Everybody wants “clean” labels. But, what does that mean? With no legal definition, “clean” labeling encompasses a wide-range of claims, such as natural, healthy, -free, simple, small-batch, no preservatives, no artificial colors or flavors, made from nature, made from kitchen ingredients, and pasture-raised. Underlying the “clean” labeling movement, which was named Food Business News’ 2015 trend of the year, is consumers’ desire for increased trust and demand for transparency from food companies.

Many of the claims that fall under the “clean” label umbrella are not new, and some of those claims are already defined in regulations (e.g., healthy, artificial colors, artificial flavors, free from, rich in). Many, however, are not defined (e.g., natural, small-batch, made from kitchen ingredients). Whether or not the terms are defined in law, “clean” labeling claims, as a form of marketing and differentiation in the market, carry risk.

At the 2017 Clean Label Conference, the results of a recent study conducted by Euromonitor International were discussed. They revealed that consumers most often seek out products that contain “natural” claims. Labels with “natural” claims, however, come with the highest risk of litigation. A little over one-third of food labeling lawsuits currently pending are focused on use of the term “natural.” FDA has not formally defined the term “natural,” and this leaves the door open to consumer protection-based lawsuits claiming labels are deceptive or misleading. (Note: FDA recently sought comment on whether and how to define the term “natural.”)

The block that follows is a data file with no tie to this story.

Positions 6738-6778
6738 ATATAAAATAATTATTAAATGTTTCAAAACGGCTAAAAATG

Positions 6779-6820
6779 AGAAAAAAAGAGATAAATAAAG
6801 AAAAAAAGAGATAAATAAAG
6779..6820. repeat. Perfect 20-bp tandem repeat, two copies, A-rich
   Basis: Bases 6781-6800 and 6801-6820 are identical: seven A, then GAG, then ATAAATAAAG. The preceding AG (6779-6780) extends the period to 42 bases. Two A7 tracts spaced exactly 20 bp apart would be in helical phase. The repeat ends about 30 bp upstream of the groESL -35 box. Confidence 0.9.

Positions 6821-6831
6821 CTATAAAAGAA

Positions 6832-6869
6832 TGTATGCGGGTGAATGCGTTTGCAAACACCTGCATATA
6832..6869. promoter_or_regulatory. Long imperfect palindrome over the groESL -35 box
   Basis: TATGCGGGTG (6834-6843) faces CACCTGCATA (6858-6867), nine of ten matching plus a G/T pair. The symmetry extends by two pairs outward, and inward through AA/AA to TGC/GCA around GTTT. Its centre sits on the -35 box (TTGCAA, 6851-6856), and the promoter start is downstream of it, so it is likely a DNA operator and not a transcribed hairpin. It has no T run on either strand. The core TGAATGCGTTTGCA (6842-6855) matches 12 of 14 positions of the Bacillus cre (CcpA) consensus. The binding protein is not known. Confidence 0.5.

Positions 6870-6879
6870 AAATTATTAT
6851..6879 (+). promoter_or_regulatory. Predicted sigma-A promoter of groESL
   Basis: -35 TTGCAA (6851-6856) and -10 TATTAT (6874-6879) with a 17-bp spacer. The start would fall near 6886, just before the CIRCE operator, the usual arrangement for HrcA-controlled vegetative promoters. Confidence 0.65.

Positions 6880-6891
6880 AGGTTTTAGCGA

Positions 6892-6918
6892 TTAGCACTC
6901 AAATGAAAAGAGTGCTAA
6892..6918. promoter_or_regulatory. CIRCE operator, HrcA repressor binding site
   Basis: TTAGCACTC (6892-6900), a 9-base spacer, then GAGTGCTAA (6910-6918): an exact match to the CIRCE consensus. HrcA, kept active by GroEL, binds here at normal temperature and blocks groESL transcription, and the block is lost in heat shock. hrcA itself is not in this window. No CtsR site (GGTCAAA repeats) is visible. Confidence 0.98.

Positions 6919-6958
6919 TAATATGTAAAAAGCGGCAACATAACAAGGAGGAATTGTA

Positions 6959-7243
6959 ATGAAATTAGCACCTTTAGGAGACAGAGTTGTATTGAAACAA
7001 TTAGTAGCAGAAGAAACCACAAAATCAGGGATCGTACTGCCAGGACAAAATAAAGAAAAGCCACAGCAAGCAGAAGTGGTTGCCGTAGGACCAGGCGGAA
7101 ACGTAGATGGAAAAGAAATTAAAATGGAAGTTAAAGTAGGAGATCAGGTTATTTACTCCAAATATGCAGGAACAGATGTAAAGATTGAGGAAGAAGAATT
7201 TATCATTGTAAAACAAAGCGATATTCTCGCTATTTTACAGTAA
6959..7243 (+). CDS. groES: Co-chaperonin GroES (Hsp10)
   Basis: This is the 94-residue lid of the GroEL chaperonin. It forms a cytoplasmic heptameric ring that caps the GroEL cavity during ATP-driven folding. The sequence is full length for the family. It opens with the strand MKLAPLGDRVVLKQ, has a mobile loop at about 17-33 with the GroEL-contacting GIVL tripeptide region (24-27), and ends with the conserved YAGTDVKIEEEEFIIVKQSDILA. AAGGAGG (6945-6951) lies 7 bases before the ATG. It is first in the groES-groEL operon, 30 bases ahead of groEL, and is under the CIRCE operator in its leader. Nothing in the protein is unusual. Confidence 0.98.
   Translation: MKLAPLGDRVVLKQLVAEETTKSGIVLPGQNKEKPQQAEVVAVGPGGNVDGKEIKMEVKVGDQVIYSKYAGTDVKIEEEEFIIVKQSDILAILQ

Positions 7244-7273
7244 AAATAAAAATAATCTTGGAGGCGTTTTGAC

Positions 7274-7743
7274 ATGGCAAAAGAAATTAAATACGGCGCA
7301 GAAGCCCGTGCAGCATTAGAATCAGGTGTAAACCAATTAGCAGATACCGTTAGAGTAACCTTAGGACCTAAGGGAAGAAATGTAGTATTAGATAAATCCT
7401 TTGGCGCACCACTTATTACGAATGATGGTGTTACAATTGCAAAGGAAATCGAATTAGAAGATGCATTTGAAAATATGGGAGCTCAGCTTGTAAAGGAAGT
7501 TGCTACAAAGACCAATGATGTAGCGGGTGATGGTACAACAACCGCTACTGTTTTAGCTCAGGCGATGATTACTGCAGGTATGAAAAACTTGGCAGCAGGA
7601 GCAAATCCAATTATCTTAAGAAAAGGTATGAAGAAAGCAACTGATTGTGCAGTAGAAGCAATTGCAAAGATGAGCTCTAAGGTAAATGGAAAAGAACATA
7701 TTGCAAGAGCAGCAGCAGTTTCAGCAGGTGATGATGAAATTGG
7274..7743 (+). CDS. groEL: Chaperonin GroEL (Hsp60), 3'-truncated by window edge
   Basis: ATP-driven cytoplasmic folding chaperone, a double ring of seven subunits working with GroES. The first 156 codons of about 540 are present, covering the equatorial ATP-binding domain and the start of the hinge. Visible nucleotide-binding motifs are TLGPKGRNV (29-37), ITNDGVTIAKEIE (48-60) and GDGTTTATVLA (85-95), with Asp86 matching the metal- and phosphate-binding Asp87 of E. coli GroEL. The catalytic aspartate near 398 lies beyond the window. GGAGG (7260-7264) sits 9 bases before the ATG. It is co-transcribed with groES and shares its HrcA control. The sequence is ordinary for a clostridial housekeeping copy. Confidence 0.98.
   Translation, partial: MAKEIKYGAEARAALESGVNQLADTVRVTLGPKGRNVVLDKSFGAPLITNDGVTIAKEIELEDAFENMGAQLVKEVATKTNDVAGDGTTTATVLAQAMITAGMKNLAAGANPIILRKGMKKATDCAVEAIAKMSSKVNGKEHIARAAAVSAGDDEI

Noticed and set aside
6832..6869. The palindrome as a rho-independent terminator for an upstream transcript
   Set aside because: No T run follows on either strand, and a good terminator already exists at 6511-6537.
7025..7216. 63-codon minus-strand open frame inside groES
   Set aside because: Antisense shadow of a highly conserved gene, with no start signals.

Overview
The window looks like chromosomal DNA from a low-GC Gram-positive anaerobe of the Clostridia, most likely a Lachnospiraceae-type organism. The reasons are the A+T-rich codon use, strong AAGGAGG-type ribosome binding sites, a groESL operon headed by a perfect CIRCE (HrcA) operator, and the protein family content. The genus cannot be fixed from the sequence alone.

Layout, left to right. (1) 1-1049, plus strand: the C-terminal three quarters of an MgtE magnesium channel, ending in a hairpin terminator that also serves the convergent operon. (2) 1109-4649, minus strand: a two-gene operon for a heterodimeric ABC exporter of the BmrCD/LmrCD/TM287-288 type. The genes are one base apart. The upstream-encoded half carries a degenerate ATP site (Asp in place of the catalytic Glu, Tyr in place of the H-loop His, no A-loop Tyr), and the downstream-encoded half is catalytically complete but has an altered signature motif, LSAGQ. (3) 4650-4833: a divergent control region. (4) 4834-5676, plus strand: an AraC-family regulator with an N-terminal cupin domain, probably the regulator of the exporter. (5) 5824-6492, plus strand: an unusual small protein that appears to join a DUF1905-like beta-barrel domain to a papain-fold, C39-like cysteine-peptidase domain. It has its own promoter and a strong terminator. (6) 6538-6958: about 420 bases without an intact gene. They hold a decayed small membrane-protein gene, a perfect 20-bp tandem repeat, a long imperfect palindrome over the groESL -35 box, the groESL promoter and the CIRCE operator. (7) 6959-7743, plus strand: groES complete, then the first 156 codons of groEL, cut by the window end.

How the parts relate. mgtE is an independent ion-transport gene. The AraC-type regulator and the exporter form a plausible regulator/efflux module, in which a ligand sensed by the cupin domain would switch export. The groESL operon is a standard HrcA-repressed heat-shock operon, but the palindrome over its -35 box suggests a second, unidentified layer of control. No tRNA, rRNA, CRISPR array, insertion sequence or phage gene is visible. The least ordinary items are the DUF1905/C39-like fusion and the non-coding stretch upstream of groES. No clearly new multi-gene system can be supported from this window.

Labels with “natural” claims, however, come with the highest risk of litigation. A little over one-third of food labeling lawsuits currently pending are focused on use of the term “natural.”

Many of these lawsuits focus on the presence of ingredients that consumers might not consider natural (such as certain flavor ingredients). We’ve seen a new shift in direction, however, to a focus on process and production-related issues. For example, a few companies were recently sued on the basis that their “all-natural” label claims were misleading due to the presence of glyphosate residue in their products. Along these same lines, claims that a product is “100%” or “Pure” carries risk that the presence of chemical residue or another ingredient, even an ingredient that is permitted by the FDA to be in the product, may render the claim misleading.

Two other high-risk claims used in “clean” labeling are:

  • The term “healthy” and terms and;
  • Images that convey the message or implication that a product is healthy.

The term “healthy” is defined in the regulations as products that are low in total- and saturated-fat, low in cholesterol, and high in vitamins.

A number of “clean” label products use the term “healthy” on products that are higher in fat; these same products may market those fats as “good” or “healthy” fats. Although Kind, LLC was successful in pushing FDA to acknowledge that certain higher-fat products (e.g., that contain nuts) can contain healthy fats, FDA has not changed its regulations to allow the term on higher fat products. FDA may redefine the term “healthy,” but has not yet done so; therefore, using the term “healthy” on higher-fat products is a risky labeling decision.

Even if companies comply with the “healthy” regulations, recent lawsuits indicate that other claims may open up the company to litigation. A number of cereal companies whose products meet the requirements for the term “healthy,” which the labels conveyed, were sued on the theory that the sugar levels in those products were so high as to preclude use of the term “healthy.”

The bottom line is that labels must be truthful and not misleading, and compliance with federal labeling regulations does not guarantee protection from litigation. It behooves food and beverage companies, therefore, to carefully consider the claims made on their labels to determine whether that standard is met.